Domain name strategy – the missing link in online business


    by Stuart Fuller (CentralNic)

    Most companies have a portfolio of domain names but surprisingly few actually have a strategy on how to manage them. This often exposes organizations to brand damage, cybersquatting and misrepresentation online. This short article outlines the key things to take into account when managing a domain portfolio.

    What is a domain name strategy?
    Domain names form a crucial part of any company’s online go-to-market and brand protection strategy. A domain name strategy outlines types of names that should be registered and identifies gaps in the current portfolio as well as names that are no longer required.

    Create a domain name strategy
    A domain name policy needs to encompass the opportunities and threats that the organization faces online. The strategy should be reviewed and updated regularly to ensure it reflects corporate strategy and go-tomarket requirements. The strategy should be written in such a way as to ensure that all stakeholders understand which domain names should comprise the portfolio and identify who has the responsibility for approving and registering domain names within the organization.

    Evaluate your domain name portfolio against your strategy
    Businesses register many domain names to protect their brands and to increase revenue by driving traffic to their websites. At least once a year, businesses should review their portfolio against their domain name optimization strategy. Companies should use a classification system for all names. For example:

    • Mission critical domain names – defining key brands or resolving to critical websites
    • Commercial domain names – public-facing domain names that are used to identify strong market presence such as country code TLDs where there is a physical office or the region is considered to be a key market
    • Marketing domain names – short-term campaign related domain names
    • Defensive domain names – held by the company for the protection of the organization’s brands but do not have a revenue generating purpose

    Identifying the gaps in a portfolio
    A final element in creating a domain name strategy is to define how to deal with domain names that an organization should own but doesn’t. Undertaking a global availability check segmented by industry verticals and geography in which the organization operates will help determine gaps in registration. Use of a common classification system helps with classification. For example:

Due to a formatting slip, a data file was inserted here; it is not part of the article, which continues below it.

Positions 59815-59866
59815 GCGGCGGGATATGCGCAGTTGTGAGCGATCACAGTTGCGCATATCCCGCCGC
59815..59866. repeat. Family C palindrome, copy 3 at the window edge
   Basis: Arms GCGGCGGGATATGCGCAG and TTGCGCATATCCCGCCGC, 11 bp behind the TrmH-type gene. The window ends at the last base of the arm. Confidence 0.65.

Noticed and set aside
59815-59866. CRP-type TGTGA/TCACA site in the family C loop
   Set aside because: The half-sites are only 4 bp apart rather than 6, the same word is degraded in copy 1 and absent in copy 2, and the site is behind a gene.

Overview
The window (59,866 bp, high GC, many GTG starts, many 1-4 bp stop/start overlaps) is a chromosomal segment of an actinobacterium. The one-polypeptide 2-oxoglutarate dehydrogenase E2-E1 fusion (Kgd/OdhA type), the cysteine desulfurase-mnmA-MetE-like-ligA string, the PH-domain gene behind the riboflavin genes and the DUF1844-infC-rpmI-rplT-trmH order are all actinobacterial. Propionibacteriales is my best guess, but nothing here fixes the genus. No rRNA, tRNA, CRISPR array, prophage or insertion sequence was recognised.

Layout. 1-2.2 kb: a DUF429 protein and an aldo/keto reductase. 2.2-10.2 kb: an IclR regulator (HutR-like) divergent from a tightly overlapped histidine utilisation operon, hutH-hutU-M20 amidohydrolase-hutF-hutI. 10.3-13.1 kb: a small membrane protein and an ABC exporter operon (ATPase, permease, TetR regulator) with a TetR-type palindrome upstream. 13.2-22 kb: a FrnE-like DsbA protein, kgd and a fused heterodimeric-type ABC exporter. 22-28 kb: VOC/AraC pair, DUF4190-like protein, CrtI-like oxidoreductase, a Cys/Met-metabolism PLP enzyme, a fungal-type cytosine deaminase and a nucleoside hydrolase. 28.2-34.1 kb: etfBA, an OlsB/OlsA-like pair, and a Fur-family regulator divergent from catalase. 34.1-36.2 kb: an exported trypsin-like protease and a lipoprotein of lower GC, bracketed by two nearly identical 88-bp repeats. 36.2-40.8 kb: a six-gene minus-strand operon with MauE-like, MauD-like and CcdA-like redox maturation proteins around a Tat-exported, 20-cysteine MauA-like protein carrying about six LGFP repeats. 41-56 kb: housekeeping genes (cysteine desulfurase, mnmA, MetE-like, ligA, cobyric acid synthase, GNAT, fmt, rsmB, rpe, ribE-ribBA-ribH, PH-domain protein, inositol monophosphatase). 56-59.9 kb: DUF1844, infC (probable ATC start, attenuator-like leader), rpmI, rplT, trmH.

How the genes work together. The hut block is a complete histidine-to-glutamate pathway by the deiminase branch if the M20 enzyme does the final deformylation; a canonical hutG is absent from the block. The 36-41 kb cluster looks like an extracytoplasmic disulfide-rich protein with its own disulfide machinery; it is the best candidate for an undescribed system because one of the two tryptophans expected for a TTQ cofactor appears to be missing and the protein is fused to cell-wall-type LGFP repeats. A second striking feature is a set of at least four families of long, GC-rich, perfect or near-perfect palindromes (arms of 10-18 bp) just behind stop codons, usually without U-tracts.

• GREEN – already registered to the organization
    • AMBER – available to register
    • RED – registered to a third party
    • BLACK – registered to a third party and is being

    On-going management and optimization
    In order to maintain an optimized and easy-to-manage portfolio, companies should consider adopting the following guiding principles:

    • Register all domains in the name of one legal entity with a standardized whois entry
    • Consolidate all domain names with a single domain name provider to simplify domain name modifications and ensure consistency
    • Utilize your provider’s knowledge and expertise in policy creation, management and review
    • Implement domain monitoring and adapt your strategy to meet changing market trends and identify potential registration infringements
    • Monitor your competitors’ registrations to gain valuable competitive insights

    The future
    Until fairly recently, most companies considered their domain portfolio to be worth what they pay to maintain it. More recently however, organizations are considering the strategic value of a domain name based upon a ‘domain down’ scenario. This is where the domain fails to resolve to the correct website through either accidental or deliberate criminal action. Typically, domain down scenarios are calculated in terms of reputational damage to the brand or, in the case of retail websites, lost revenue. The Internet is going through its biggest change to the naming system since domain names were first released over thirty years ago. This has involved the introduction of over 1,000 new domain endings. Therefore, the need to have a clear policy for the management of a company's domain name portfolio has never been more important.